73% of respondents had program to cut water exchange
A major environmental concern related to shrimp aquaculture is the potential water pollution that results from the release of effluents into natural water bodies. Some governments are issuing effluent permits to shrimp farms and other aquaculture operations in an effort to control such releases. Through its Responsible Aquaculture Program, the Global Aquaculture Alliance has developed effluent quality standards and best management practices intended to reduce the volume and improve the quality of pond effluents.
Eighteen responses were obtained in time for this preliminary Global Shrimp OP: 2001 report, with five of these from the Eastern Hemisphere. More than half (56 percent) the respondents indicated they were required by their governments to obtain an effluent permit for their shrimp farms, and half were required to monitor water quality as a condition of the permits.
Respondents with no requirement for an effluent permit came from a range of countries in both the East and the West. A requirement to monitor water quality was imposed by a lending agency on 39 percent of the respondents.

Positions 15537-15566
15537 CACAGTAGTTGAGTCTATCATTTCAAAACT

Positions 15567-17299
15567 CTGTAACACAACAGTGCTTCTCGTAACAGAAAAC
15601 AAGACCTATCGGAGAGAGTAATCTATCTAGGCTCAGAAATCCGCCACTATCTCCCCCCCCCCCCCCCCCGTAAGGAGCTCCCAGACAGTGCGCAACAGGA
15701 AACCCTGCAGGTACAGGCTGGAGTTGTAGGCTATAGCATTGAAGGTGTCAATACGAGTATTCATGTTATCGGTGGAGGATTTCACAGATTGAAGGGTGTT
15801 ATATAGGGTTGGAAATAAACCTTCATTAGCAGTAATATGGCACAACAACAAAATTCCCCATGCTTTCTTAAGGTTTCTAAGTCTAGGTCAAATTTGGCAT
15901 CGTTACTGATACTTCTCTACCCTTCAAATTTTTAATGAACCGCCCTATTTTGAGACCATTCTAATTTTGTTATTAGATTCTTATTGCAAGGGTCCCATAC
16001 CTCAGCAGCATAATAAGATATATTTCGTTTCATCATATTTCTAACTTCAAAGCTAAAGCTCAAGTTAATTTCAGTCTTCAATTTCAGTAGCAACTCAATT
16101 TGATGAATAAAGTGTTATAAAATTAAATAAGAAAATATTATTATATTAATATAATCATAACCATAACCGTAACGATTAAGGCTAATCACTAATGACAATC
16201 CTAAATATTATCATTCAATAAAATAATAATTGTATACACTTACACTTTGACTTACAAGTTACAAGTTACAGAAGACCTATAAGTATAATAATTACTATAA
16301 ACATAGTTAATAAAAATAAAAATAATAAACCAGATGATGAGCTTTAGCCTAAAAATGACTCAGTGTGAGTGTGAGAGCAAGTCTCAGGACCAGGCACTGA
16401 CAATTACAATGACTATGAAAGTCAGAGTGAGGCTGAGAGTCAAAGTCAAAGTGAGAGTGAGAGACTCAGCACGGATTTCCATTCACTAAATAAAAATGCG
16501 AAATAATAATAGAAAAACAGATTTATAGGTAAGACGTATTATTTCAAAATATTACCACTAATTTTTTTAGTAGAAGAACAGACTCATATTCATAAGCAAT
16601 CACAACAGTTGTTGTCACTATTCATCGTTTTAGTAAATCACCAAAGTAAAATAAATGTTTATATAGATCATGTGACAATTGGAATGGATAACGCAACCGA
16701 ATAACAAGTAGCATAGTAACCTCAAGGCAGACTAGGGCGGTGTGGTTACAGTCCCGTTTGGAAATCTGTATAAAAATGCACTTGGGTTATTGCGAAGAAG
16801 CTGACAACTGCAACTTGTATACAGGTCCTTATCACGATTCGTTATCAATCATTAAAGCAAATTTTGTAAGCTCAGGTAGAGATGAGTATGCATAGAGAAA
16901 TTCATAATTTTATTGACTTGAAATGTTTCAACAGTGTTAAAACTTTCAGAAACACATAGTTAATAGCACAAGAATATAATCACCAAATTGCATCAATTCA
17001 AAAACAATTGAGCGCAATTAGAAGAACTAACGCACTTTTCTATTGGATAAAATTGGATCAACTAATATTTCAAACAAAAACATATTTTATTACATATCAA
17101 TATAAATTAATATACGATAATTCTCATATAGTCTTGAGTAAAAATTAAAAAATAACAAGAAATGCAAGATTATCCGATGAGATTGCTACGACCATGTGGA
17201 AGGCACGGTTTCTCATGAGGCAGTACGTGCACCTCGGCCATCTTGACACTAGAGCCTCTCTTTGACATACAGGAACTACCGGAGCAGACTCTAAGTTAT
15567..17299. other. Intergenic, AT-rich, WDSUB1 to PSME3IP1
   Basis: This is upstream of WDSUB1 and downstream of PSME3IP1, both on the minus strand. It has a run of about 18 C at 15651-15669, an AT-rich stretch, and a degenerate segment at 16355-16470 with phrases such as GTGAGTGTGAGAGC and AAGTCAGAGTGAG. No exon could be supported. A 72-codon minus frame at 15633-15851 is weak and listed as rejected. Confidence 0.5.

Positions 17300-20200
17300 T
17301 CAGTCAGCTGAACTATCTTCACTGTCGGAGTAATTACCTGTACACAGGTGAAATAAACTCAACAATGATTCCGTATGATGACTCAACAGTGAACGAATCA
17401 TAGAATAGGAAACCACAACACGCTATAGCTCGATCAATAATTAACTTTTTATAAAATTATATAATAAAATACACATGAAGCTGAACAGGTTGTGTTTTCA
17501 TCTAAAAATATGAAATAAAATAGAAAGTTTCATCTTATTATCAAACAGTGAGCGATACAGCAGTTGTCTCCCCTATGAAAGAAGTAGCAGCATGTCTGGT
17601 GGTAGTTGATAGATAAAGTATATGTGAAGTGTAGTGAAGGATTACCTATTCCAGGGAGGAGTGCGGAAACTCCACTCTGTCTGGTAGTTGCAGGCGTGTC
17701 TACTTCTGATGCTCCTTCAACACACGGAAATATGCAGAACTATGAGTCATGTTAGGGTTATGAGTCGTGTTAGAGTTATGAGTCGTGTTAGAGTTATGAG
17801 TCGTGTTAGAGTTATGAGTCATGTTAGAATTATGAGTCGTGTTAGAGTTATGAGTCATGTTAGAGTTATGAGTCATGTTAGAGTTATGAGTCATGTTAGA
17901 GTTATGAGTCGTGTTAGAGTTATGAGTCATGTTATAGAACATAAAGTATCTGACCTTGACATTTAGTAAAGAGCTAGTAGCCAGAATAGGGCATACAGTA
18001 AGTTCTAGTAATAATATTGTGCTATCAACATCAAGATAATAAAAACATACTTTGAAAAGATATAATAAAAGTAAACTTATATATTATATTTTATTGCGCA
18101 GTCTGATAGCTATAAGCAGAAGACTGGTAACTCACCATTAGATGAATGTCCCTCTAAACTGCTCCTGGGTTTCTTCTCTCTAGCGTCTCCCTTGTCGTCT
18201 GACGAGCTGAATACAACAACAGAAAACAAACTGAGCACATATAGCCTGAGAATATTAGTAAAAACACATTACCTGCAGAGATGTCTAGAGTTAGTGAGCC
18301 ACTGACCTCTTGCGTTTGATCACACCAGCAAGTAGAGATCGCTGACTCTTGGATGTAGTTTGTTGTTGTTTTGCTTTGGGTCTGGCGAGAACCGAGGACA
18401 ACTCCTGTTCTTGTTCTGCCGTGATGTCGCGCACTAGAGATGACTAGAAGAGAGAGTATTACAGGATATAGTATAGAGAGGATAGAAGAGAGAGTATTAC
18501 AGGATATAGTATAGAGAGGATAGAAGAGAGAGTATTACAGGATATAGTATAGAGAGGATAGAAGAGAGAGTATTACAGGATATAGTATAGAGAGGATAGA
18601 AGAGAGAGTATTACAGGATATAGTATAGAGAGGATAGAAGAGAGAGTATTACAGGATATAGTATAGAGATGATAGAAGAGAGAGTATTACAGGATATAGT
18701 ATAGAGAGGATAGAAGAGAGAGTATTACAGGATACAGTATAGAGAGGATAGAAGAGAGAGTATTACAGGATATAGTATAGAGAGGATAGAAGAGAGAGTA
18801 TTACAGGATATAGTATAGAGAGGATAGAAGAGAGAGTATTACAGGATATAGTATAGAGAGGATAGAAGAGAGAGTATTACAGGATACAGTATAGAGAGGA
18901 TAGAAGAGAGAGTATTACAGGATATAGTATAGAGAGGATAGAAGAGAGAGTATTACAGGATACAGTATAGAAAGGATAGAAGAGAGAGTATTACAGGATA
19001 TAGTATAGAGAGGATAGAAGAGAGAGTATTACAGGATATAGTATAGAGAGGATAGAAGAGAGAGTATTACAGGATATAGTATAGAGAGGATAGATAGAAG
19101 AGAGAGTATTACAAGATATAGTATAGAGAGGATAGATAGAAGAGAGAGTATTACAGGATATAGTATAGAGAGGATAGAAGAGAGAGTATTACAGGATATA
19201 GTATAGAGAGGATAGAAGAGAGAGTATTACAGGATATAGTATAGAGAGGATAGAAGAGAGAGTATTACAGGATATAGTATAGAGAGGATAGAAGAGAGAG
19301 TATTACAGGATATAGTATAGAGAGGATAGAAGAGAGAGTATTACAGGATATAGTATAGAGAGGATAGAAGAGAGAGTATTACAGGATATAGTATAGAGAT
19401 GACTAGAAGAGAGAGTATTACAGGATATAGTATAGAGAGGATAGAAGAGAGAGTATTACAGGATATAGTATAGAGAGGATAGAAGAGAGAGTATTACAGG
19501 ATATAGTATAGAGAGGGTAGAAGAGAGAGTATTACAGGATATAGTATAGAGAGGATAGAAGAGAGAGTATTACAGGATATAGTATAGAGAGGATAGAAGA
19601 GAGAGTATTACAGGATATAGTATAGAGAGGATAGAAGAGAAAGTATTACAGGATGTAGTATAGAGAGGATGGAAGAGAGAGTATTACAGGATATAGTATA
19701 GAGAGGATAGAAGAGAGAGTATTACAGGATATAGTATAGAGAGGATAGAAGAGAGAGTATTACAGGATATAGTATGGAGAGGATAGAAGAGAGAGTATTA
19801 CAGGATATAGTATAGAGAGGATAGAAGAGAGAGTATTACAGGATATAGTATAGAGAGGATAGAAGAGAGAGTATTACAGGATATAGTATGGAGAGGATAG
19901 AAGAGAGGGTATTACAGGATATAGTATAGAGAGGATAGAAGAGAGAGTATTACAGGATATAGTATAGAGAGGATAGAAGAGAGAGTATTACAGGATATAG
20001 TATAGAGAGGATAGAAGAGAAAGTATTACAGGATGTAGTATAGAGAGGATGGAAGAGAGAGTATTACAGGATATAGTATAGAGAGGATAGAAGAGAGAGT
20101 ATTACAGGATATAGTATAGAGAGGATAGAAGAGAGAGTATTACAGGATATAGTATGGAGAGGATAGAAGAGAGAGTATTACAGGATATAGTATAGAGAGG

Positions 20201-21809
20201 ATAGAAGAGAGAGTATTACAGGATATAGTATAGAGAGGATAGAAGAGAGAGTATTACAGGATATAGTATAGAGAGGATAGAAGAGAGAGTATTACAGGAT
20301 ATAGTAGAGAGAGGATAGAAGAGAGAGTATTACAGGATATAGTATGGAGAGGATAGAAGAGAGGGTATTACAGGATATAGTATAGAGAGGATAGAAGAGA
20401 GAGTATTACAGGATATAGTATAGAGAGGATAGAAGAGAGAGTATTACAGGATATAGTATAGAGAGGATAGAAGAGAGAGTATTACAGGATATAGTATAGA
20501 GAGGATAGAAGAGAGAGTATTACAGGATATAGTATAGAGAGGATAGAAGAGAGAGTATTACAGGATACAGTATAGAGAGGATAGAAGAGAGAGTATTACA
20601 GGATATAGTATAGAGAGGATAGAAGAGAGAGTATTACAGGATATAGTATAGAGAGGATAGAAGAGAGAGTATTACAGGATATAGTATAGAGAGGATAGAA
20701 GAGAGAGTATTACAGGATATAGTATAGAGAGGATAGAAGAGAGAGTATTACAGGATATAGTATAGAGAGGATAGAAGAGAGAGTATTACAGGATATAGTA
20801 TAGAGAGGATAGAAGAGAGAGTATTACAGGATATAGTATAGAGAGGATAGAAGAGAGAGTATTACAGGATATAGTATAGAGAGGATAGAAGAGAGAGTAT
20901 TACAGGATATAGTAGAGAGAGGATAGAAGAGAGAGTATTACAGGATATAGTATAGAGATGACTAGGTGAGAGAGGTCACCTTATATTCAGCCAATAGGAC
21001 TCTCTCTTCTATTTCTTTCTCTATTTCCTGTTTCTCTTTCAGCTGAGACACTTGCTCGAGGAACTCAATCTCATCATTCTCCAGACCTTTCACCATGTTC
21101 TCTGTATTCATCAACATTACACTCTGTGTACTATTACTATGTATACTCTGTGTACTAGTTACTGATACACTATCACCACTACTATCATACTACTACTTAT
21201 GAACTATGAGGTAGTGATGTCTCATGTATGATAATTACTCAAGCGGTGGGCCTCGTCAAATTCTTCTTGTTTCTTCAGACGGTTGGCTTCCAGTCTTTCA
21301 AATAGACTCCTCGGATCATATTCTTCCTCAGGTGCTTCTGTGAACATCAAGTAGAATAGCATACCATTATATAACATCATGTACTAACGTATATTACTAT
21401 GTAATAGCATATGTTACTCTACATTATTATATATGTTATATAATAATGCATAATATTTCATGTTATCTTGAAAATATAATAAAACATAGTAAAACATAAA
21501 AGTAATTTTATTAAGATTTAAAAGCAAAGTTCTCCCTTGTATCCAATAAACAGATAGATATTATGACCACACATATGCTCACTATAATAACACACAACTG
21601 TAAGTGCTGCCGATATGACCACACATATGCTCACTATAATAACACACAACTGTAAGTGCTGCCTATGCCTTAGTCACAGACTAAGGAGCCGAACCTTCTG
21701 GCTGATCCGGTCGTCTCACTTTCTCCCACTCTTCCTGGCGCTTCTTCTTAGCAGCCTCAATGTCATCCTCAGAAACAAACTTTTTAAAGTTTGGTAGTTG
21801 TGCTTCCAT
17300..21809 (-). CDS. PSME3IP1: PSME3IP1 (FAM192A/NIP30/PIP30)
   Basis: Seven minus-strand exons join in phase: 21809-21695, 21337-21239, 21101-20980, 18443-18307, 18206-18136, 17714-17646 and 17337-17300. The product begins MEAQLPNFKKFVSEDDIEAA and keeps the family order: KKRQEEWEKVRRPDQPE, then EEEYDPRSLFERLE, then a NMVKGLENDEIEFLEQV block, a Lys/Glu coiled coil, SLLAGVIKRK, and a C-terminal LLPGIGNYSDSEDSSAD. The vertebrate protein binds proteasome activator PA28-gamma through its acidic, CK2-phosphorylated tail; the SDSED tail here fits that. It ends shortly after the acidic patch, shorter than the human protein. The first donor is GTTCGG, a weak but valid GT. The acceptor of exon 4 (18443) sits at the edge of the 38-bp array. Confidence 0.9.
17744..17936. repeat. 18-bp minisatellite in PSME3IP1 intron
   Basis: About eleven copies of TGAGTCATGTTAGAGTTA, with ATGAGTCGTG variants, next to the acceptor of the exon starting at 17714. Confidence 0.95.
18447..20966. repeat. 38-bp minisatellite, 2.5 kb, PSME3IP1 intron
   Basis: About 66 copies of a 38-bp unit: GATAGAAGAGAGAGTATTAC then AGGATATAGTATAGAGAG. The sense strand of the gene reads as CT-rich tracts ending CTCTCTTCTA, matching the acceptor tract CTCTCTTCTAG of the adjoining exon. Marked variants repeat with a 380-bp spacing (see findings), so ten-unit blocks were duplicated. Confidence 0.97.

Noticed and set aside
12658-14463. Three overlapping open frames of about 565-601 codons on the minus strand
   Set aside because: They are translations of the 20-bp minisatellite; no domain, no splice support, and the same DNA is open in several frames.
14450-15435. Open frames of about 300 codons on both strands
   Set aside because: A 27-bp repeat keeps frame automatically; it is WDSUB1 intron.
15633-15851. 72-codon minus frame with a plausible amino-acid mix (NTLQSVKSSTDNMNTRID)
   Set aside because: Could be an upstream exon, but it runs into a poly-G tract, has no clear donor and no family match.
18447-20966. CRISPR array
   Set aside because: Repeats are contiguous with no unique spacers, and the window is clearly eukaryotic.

Criteria for permits
All permits had pH as a criterion. Other common criteria were total suspended solids, dissolved oxygen, biochemical oxygen demand, and total nitrogen. Variables and limits in permits generally were similar to those recommended in GAA’s Responsible Aquaculture Program.
The most notable exceptions were a total suspended solids limit of 40 milligrams per liter in one permit, and minimum pH limits of 7 and 7.5 in two other permits. Most permits allowed total suspended solids up to 50 milligrams per liter, and pH down to 6.0. Such restrictive limits for these two variables do not seem reasonable, for a minimum pH of 6.0 is usually allowed in effluent permits.
Effluent samples were usually collected by farm staff and analyzed at the shrimp farm or sent to a private or governmental laboratory. In only one case (in Venezuela), did a regulatory agency come to a farm, take effluent samples, and analyze them. According to the survey results, reporting of effluent-quality data was normally done at intervals of one month or less. Only one permit allowed quarterly reporting.
Calculating effluent loads